might spare me. I have blamed myself enough; my life's forfeit anyway, and I should have been dead by now if Silver hadn't stood for me; and, Doctor, believe this, I can die—and I dare say I deserve it—but what I fear is torture. If they come to torture me—"
"Jim," the doctor interrupted, and his voice was quite changed —"Jim, I can't have this. Whip over and we'll run for it."
"Doctor," said I, "I passed my word."
"I know, I know," he cried. "We can't help that, Jim, now. I'll take it on my shoulders, holus bolus, blame and shame, my boy; but stay here I cannot let you. Jump! One jump and you're out, and we'll run for it like antelopes."
"No," I replied, "you know right well you wouldn't do the thing yourself; neither you nor squire nor captain, and no more will I. Silver trusted me; I passed my word, and back I go. But, Doctor, you did not let me finish. If they come to torture me I might let slip a word of where the ship is, for I got the ship, part by luck and part by risking, and she lies in North Inlet, on the southern beach, and just below high water. At half-tide she must be high and dry."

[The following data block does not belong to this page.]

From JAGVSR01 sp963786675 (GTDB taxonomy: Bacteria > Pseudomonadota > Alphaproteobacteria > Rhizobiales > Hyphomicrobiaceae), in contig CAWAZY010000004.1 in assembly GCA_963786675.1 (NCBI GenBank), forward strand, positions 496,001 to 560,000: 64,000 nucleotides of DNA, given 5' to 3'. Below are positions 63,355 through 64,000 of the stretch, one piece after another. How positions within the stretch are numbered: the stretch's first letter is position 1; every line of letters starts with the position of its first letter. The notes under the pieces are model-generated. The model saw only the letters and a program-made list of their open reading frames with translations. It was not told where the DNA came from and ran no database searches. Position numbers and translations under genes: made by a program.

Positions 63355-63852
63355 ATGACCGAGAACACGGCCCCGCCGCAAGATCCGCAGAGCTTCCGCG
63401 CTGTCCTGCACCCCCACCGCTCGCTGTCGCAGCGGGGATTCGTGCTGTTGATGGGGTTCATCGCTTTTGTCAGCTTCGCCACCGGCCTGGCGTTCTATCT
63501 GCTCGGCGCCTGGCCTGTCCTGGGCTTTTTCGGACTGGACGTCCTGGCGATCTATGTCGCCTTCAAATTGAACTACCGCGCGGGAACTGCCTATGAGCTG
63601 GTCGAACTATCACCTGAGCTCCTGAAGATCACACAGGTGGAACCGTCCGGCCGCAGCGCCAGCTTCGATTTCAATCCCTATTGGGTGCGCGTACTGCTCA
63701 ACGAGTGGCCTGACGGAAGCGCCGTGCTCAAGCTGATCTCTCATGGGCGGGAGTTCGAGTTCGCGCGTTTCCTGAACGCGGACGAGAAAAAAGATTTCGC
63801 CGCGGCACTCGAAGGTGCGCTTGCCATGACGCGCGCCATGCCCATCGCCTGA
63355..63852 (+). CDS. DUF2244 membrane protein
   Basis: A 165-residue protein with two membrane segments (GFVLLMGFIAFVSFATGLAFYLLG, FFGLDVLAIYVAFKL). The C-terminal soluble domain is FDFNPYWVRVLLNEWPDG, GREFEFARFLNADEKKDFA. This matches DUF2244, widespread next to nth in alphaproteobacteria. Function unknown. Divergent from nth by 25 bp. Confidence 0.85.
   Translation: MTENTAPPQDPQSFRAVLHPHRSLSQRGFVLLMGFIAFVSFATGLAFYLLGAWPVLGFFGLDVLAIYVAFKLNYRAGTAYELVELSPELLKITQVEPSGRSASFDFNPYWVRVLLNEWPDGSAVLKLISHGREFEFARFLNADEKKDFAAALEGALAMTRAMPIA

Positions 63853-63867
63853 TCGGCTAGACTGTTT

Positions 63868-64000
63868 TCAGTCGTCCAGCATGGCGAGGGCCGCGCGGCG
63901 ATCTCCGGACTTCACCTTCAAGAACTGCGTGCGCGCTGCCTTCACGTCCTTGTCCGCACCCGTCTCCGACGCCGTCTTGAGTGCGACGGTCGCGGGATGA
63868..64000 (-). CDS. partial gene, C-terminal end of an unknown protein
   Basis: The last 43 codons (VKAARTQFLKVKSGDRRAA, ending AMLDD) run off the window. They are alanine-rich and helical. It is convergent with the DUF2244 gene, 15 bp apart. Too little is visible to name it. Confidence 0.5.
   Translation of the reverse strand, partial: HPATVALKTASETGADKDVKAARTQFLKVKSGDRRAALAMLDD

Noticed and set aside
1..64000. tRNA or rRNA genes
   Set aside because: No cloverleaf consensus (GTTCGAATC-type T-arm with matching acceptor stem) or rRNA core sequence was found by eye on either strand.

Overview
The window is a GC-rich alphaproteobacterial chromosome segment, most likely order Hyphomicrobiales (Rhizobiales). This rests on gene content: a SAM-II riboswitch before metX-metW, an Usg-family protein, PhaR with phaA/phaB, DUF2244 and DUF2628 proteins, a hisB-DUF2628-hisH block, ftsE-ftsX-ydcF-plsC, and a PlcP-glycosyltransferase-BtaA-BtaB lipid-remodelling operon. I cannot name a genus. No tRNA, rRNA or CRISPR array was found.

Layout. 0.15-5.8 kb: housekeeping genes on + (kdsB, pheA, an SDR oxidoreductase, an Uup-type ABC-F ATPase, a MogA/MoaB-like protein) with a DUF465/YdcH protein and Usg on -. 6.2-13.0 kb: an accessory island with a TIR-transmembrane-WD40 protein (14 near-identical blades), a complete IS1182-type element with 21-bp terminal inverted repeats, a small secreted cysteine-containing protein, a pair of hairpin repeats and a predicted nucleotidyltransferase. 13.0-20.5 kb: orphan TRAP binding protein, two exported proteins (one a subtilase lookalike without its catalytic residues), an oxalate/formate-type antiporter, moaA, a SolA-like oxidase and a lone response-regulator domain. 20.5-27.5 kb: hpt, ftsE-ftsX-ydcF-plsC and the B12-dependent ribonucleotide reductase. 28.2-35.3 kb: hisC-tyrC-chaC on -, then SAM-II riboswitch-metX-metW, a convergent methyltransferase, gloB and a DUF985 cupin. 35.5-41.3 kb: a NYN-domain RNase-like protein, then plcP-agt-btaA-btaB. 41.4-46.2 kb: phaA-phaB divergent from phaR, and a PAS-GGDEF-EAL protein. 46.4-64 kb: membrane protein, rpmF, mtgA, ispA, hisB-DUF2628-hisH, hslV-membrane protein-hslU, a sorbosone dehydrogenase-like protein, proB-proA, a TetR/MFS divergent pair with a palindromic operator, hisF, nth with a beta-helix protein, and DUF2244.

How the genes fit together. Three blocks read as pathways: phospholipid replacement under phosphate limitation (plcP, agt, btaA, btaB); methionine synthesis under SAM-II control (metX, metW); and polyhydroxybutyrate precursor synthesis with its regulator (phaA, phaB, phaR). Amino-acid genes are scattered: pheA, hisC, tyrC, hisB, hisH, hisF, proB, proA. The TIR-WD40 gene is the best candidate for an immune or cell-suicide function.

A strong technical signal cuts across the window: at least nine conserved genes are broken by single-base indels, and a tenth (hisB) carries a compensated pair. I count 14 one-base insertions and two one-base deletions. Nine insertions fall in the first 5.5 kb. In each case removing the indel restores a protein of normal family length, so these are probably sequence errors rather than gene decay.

"The ship!" exclaimed the doctor.
Rapidly I described to him my adventures, and he heard me out in silence.
"There is a kind of fate in this," he observed, when I had done. "Every step it's you that saves our lives; and do you suppose by any chance that we are going to let you lose yours? That would be a poor return, my boy. You found the plot; you found Ben Gunn—the best deed that ever you did or will do, though you live to ninety. Oh, by Jupiter! and talking of Ben Gunn, wh)', this is the mischief in person. Silver!" he cried, "Silver!—I'll give you a piece of advice," he continued as the cook drew near again; "don't you be in any great hurry after that treasure."
"Why, sir, I do my possible, which that ain't," said Silver. "I can only, asking your pardon, save my life and the boy's by seeking for that treasure; and you may lay to that."